Night Work by Thomas Glavinic (Shane's book 28, 2008)

This could probably be described as a high concept novel: Jonas, an Austrian man, wakes up one morning to find that everyone else has disappeared. That's pretty much it. Thomas Glavinic spends the novel exploring how Jonas deals with his sudden isolation, rather than focusing on the mystery of what happened to the rest of the world. After trying to contact another human being, searching Vienna and the villages and towns around it, Jonas occupies himself with various strange tasks. He begins recreating his childhood home, he sets up cameras around the city and films himself driving a one-man grand prix and he plots a trip to Scotland, where his girlfriend was holidaying at the time when everyone disappeared.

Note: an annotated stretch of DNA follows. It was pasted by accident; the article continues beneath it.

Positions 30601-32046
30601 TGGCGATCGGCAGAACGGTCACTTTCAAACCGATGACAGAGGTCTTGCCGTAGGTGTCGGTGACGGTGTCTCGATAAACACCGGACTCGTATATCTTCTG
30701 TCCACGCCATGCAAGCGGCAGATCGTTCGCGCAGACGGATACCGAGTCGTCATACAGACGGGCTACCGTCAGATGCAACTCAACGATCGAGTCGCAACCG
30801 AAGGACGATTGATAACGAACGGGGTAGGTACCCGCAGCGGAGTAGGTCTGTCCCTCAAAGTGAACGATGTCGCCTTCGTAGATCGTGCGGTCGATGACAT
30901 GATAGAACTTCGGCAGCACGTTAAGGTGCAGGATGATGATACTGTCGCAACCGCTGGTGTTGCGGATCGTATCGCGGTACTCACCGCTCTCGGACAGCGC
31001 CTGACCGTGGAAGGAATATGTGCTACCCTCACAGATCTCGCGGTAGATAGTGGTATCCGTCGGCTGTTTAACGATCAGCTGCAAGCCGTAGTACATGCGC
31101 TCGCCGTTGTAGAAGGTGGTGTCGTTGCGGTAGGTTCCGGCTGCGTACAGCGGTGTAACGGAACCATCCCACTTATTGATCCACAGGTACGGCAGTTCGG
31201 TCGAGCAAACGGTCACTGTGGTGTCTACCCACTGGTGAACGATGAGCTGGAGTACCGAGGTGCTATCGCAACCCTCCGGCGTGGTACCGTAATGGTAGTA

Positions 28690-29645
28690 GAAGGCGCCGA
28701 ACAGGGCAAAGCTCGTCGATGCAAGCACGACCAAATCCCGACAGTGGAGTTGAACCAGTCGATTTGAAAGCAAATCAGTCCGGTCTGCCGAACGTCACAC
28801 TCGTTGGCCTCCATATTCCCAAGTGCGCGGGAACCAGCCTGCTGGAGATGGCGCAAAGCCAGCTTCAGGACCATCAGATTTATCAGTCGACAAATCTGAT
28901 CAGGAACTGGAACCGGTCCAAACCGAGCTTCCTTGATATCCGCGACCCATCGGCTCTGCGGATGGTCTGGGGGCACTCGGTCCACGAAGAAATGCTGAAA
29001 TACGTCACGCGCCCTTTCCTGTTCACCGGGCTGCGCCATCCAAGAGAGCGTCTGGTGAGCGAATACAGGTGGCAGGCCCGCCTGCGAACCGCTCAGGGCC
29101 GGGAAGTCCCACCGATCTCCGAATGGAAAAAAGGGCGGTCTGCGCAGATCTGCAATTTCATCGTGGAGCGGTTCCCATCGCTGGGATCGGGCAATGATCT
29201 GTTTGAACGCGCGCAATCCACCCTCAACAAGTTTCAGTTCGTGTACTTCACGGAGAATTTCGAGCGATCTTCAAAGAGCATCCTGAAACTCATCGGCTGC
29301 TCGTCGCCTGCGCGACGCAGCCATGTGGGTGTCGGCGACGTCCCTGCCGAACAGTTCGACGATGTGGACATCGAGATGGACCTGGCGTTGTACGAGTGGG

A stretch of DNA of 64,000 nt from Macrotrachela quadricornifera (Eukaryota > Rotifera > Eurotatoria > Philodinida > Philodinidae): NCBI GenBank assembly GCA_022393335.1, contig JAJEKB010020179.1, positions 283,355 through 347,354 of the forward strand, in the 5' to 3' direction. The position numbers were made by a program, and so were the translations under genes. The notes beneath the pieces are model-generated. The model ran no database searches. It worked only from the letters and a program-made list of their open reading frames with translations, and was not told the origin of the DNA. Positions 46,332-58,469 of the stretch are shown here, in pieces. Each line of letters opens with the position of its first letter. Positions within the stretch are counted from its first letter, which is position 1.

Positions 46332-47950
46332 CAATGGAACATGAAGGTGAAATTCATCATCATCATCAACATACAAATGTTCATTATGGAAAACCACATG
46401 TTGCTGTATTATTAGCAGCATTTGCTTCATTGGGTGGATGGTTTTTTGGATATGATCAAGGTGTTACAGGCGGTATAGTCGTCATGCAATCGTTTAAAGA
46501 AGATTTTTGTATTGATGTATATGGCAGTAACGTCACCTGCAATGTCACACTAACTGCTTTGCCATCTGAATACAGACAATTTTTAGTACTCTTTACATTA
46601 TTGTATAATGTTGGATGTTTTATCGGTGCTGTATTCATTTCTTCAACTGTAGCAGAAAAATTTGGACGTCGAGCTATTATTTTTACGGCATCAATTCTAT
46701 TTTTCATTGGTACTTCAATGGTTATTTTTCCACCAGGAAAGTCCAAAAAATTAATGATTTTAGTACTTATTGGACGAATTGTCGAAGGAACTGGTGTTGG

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But something strange is happening. He finds himself waking up in a different place from where he went to sleep, for example. So he turns the cameras on his nighttime self and discovers The Sleeper, a sinister version of himself who spends the night doing bizarre and menacing things.

The scenes when Jonas watches the tapes of the previous night are genuinely creepy but other parts of the book are less successful. The world in which Jonas finds himself is not entirely convincing. The electricity stays on, for example, which seems unlikely in the absence of anyone to run power stations, generators and the like.

It's also slightly frustrating that Glavinic is not concerned with explaining the disappearance of every human being. The book is structured like a mystery but there are few answers to be had.

Night Work is an intriguing and occasionally disturbing read. It works best as an exploration of the need all humans have for companionship but it's not without its flaws.